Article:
Let me introduce myself. My name is Mark Sisson. I’m 63 years young. I live and work in Malibu, California. In a past life I was a professional marathoner and triathlete. Now my life goal is to help 100 million people get healthy. I started this blog in 2006 to empower people to take full responsibility for their own health and enjoyment of life by investigating, discussing, and critically rethinking everything we’ve assumed to be true about health and wellness...Tell Me More
Quick. What’s a suitable, Primal source of post-workout carbohydrates? If the title of this post and the picture to the right didn’t give you a hint then ask your nearest Primal enthusiast and they’ll tell you without batting an eye, “yams and sweet potatoes”. If, for whatever reason, you need some extra carbs “yams and sweet potatoes” is the answer. Everyone knows this, but is it true?
That’s what I’ll be exploring in today’s post. But first, what are yams and how do they differ from sweet potatoes?
In the United States, most tubers sold as yams are actually members of the sweet potato family. Your Garnets, your Jewels, the “yams” with the rich orange flesh and reddish-brown exterior, are, botanically, sweet potatoes. In fact, it’s quite likely that the vast majority of my readers – even the active ones including more carbohydrate in their diets – have never tasted a true yam. The reason for this discrepancy is simple marketing: back in the mid-20th century, when orange-fleshed sweet potatoes were introduced into the United States, they were labeled “yams” to avoid confusion with the common white-fleshed sweet potato Americans were already enjoying. “Yam” was derived either from the Spanish “name” or Portuguese “inhame,” both of which come from the Wolof word “nyam,” which means “to sample” or “to taste.” Another African language uses “yamyam” for “to chew,” which should give you some idea of the starchy tuber’s importance in local diets – as well as the level of mastication required for its consumption.
Sweet potatoes, or Ipomoea batata, are native to South America, where they were domesticated at least 5000 years ago. They’re also common in Polynesia, and radio carbon dating of sweet potato remains in the Cook Islands places them at 1000 AD, with most researchers figuring they date back to at least 700 AD. The Peruvian Quechua word for sweet potato is kumar, while it’s called the remarkably similar kumara in Polyenesia, prompting speculation that early South American voyagers actually introduced the tuber to the South Pacific. At any rate, they’re delicious, they’re eaten everywhere, and they have a lengthy tradition of being consumed by healthy people.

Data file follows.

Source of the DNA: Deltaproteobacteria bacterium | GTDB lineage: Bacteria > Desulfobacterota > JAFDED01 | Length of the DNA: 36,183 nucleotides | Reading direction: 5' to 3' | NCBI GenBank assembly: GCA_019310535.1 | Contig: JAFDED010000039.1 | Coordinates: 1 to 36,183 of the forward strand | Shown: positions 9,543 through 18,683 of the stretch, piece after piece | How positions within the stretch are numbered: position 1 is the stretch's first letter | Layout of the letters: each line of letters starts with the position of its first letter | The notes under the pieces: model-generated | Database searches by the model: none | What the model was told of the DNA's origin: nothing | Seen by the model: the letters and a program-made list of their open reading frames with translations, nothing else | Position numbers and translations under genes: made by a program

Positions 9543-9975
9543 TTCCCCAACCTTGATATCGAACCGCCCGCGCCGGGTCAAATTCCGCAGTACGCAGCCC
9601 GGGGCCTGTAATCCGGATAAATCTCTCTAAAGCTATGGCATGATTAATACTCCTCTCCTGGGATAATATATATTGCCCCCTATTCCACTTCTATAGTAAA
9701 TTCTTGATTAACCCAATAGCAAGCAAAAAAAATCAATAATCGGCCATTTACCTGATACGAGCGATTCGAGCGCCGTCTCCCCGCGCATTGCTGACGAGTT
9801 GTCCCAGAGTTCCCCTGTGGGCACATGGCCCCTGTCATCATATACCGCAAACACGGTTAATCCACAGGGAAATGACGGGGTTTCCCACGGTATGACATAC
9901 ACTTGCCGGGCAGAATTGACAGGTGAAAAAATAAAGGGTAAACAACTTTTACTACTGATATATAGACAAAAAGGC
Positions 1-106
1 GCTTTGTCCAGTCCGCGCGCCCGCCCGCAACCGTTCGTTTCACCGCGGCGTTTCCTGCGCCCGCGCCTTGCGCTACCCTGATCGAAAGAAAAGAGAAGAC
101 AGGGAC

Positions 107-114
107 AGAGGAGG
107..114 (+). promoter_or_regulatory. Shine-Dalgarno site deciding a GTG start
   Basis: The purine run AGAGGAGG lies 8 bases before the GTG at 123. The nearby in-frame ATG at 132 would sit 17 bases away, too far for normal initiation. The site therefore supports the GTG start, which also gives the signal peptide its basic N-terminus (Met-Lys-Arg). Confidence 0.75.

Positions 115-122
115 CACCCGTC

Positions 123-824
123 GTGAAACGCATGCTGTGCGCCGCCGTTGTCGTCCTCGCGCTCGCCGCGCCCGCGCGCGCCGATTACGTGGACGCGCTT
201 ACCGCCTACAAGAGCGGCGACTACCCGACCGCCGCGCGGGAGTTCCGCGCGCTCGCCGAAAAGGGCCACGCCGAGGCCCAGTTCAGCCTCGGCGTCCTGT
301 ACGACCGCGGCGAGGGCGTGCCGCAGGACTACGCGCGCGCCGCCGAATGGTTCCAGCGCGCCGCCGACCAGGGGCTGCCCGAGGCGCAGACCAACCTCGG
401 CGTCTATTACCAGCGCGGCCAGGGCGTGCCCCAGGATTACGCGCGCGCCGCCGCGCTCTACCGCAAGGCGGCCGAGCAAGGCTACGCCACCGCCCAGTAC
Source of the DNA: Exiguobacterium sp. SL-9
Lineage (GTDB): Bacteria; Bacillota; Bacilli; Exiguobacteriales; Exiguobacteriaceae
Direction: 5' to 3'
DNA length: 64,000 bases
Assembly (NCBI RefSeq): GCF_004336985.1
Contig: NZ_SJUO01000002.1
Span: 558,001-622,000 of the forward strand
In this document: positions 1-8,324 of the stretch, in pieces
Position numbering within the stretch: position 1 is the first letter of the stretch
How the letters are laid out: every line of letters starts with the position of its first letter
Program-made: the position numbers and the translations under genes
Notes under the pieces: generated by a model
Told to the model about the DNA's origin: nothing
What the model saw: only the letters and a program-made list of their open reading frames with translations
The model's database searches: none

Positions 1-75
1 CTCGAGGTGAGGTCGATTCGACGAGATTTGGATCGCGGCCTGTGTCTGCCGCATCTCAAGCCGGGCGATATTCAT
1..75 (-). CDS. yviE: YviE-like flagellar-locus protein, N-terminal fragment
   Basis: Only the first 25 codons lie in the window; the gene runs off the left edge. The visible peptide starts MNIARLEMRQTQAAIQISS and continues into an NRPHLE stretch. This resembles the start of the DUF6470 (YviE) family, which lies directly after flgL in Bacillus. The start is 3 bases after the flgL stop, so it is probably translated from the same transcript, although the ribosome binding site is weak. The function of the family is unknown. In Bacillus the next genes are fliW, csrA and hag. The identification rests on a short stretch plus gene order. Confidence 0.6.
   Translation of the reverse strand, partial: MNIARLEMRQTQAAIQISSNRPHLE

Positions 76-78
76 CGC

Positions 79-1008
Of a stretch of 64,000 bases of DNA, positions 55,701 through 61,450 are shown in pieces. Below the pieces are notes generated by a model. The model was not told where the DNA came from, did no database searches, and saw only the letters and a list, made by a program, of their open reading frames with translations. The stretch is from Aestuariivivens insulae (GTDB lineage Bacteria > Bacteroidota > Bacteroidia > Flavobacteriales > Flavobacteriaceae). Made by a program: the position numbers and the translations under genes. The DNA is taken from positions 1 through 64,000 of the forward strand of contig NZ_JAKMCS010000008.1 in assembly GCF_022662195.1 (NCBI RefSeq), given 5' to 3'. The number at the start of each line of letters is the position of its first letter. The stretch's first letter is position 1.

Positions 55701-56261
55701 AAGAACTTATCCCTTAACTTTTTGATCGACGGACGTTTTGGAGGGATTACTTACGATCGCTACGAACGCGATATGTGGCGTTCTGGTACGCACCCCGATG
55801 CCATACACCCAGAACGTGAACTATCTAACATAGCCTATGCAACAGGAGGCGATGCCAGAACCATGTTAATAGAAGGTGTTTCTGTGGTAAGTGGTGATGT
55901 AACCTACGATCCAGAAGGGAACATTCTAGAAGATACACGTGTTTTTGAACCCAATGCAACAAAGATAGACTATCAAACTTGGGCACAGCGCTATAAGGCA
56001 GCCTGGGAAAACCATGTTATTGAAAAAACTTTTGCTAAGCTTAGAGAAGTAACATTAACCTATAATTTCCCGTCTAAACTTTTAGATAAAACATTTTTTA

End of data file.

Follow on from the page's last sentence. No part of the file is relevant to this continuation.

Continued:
Real yams hail from the Dioscorea family of perennial herbaceous vines and include dozens of varieties, some of which grow to over eight feet long and weigh nearly two hundred pounds. Now that’s a carb refeed!
Anyway, since most of us will be coming across sweet potatoes either disguised as yams or labeled correctly, let’s direct our attention to the various properties of the different sweet potato varieties.
This is probably what most of you picture when you think of a sweet potato – light tan skin, slightly yellow interior. It’s creamy, almost like a Yukon gold potato, and slightly sweet.
Basic sweet potatoes are strong sources of beta-carotene, manganese, and copper. A small one has 22g carbs and 3g fiber (food for your gut flora), making it the perfect post-workout snack. Amazing with cinnamon.
Garnet, Jewel, Beauregard: these are the orange fleshed, reddish-brownish-orangish skinned sweet potatoes masquerading as yams. They’re even more common than the standard sweet potato, sweeter, and contain a bit more water (you can hear it escape when you bake them). These guys cook surprisingly well in a microwave. Pop ’em in, heat, mash lightly, load with butter and enjoy. You can expect to see quite a bit of them this coming Thanksgiving.
These are my current favorites. They are white skinned with a deep, brilliant purple interior that becomes velvety smooth and incredibly sweet when baked. Even better, the purple pigment is due to the vast numbers of anthocyanins – the very same beneficial antioxidant pigments that provide blueberries their brilliant color and health benefits. According to this entirely unbiased source, Okinawan sweet potatoes contain 150% more anthocyanins than the same amount of blueberries. That sounds reasonable, and a good general rule is the purpler the potato (or bluer the berry), the greater the anthocyanin content.